Verstappen aced his launch and never looked back, building an almost second-per-lap advantage early in the race that ensured he never meaningfully lost the lead of the race on his way to a cruisy 12-second victory and a 38-second advantage over the closest non-Red Bull Racing driver.

“It was a very, very good first stint where I basically made my gap,” he said. “From there it was all about looking after the tires.

“I think we have a good race package. Of course it will depend a bit race to race, but we can definitely fight with this.”

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Max Verstappen rises to the top to take pole, but Ferrari is surprisingly competitive — and, yes, Fernando Alonso is very much in the mix.

After all the hype and bluster of preseason testing and practice, at the end of qualifying for the Bahrain Grand Prix reigning champion Max Verstappen led the Red Bull Racing front-row lockout the F1 paddock was expecting deep down.

That’s not to say it was straightforward for last year’s title-winning team.

This was one of the tightest qualifying sessions the sport has seen in a very long time, and with several teams clearly having held back a great deal of pace in the lead-up to the pole shootout, no-one was sure exactly how the chips would fall.

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Max Verstappen has led a Red Bull Racing front-row lockout ahead of teammate Sergio Perez for the season-opening Bahrain Grand Prix.

Max Verstappen took the first pole position of the season at the Bahrain Grand Prix after Charles Leclerc abandoned his shot at a final lap.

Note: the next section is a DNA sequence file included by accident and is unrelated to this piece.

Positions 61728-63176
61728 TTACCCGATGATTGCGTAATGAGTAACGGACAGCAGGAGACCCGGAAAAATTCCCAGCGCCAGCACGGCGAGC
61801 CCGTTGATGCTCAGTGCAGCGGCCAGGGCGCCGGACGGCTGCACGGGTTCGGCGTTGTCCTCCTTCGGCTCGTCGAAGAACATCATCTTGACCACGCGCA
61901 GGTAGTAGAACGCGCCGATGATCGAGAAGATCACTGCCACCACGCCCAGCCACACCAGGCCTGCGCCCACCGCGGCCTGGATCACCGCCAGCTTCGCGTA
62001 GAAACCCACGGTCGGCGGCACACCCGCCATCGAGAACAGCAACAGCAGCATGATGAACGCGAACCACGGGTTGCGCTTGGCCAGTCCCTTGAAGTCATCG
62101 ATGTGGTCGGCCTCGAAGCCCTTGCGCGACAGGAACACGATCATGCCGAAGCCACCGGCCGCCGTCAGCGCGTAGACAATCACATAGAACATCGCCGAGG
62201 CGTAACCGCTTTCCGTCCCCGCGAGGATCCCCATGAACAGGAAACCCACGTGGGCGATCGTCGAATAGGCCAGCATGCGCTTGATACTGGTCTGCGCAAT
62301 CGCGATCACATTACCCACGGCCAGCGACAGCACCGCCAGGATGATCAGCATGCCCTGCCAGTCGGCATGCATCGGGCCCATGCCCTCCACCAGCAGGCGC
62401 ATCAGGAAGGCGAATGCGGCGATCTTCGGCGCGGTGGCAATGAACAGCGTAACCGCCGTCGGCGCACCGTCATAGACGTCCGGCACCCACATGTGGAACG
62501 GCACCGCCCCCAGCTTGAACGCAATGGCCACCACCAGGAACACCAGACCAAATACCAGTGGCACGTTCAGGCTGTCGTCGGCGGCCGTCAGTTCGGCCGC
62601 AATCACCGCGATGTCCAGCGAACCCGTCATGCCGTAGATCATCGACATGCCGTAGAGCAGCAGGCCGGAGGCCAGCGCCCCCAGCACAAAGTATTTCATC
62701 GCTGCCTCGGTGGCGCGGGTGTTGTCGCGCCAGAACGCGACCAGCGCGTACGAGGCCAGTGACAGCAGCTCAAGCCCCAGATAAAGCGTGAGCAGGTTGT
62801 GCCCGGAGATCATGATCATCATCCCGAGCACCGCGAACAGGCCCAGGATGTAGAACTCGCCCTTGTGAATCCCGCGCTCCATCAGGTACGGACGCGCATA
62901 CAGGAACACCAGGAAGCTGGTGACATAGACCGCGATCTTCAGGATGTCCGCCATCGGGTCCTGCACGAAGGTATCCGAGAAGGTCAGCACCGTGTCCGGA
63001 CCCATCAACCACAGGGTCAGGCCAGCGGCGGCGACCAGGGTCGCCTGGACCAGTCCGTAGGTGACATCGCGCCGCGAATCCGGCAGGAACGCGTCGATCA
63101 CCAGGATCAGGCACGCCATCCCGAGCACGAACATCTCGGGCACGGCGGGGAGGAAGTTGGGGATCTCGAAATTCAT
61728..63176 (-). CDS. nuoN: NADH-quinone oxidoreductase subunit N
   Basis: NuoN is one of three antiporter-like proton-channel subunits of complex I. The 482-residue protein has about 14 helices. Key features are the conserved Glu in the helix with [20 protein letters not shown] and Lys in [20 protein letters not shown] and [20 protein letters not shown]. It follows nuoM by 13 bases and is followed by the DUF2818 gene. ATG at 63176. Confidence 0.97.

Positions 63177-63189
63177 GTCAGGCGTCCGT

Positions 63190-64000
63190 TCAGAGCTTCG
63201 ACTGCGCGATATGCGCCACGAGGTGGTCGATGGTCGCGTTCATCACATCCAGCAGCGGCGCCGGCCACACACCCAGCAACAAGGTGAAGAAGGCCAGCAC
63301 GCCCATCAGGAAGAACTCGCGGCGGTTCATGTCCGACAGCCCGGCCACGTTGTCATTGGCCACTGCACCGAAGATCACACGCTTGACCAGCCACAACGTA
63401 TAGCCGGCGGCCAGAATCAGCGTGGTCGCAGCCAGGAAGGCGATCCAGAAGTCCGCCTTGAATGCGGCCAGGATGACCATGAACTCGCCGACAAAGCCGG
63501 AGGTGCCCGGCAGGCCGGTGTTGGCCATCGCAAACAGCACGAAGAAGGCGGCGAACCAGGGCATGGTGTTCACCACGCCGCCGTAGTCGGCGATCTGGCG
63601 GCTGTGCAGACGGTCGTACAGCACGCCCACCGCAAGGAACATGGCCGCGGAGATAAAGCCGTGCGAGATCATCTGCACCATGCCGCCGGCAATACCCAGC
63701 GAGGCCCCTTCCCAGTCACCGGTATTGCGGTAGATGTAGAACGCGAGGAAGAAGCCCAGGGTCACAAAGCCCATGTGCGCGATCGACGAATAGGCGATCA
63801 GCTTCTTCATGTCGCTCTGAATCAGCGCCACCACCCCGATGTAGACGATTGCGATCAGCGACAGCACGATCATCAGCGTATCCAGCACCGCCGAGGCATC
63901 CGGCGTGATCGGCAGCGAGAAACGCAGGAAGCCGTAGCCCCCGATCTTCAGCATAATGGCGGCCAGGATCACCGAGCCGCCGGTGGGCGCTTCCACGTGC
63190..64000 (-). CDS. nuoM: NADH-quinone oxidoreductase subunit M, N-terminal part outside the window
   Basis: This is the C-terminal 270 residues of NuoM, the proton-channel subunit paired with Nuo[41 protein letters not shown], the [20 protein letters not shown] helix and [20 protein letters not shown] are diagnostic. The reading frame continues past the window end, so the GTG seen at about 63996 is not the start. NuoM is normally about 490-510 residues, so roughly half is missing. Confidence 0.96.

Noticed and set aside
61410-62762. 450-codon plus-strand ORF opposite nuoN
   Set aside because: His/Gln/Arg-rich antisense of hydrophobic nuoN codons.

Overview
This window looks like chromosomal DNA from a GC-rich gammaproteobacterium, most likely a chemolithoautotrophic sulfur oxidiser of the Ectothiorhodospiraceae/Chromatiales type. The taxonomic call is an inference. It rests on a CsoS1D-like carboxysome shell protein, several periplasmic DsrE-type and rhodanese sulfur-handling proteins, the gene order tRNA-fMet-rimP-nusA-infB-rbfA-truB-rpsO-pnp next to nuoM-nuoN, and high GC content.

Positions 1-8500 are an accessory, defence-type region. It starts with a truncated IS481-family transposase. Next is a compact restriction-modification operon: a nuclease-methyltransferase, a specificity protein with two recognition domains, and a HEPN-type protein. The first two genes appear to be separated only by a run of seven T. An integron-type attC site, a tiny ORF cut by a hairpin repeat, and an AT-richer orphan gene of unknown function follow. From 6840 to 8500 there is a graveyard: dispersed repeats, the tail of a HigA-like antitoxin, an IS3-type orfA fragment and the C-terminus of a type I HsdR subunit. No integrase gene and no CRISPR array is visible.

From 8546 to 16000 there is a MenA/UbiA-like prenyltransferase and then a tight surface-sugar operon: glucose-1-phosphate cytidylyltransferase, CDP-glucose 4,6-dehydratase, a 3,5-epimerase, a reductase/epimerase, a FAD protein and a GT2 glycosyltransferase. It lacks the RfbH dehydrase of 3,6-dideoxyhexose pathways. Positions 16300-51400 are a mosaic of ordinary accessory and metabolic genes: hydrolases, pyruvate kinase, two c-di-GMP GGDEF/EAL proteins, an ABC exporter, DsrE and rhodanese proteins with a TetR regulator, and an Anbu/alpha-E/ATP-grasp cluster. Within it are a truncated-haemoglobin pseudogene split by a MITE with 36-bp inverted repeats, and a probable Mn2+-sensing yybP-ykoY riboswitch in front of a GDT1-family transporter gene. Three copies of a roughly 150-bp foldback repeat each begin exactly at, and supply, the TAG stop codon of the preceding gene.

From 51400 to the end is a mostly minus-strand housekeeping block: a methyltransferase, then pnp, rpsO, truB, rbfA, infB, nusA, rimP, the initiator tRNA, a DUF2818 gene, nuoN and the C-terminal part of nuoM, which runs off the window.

Verstappen led Leclerc by 0.103s after their first laps, but Ferrari opted to save Leclerc’s set of soft tires for the race rather than burn them in a pole attempt, handing the Dutchman an open goal.

The reigning champion didn’t need to be asked twice, improving his time to cement top spot for the first pole of the year ahead of teammate Sergio Perez.

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Fernando Alonso beat Max Verstappen to top spot in final practice at the Bahrain Grand Prix to set up an intriguing qualifying hour.

Alonso and Verstappen traded fastest sectors in the final 10 minutes of the session, with both unwrapping a new set of soft tires at roughly the same time, facilitating a direct comparison.

Verstappen had the upper hand in the first two sectors, but a snap of oversteer in the final corner ceded the advantage to Alonso, who snatched top spot by just 0.005s.

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Fernando Alonso sends the Aston Martin hype train into overdrive on an underwhelming day for Max Verstappen, while Mercedes continues to struggle to return to form.

The Aston Martin hype train is gathering an alarming amount of speed just one day into the season proper.

The speculation began during the off-season with whispers of powerful numbers emanating from the wind tunnel.

Fernando Alonso’s performance during pre-season testing got the paddock’s attention with some remarkable long-run demonstrations.

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Fernando Alonso beat the Red Bull Racing drivers to the top spot in second practice at the Bahrain Grand Prix in another tantalizing glimpse of Aston Martin’s potential. The Spaniard hustled his AMR22 to a best time of 1m 30.907s, pipping Max Verstappen by 0.169s. Sergio Perez was a further 0.002s back in third.

Alonso and Verstappen also looked closely matched on long-run pace, which dominated the only practice session of the weekend run in representative night-time conditions — although most teams burned through their stocks of the soft tire to keep their two sets of the more durable hard rubber for Sunday’s race.

As much as it was good news for Aston Martin, Red Bull Racing didn’t look as settled as it did at last weekend’s test.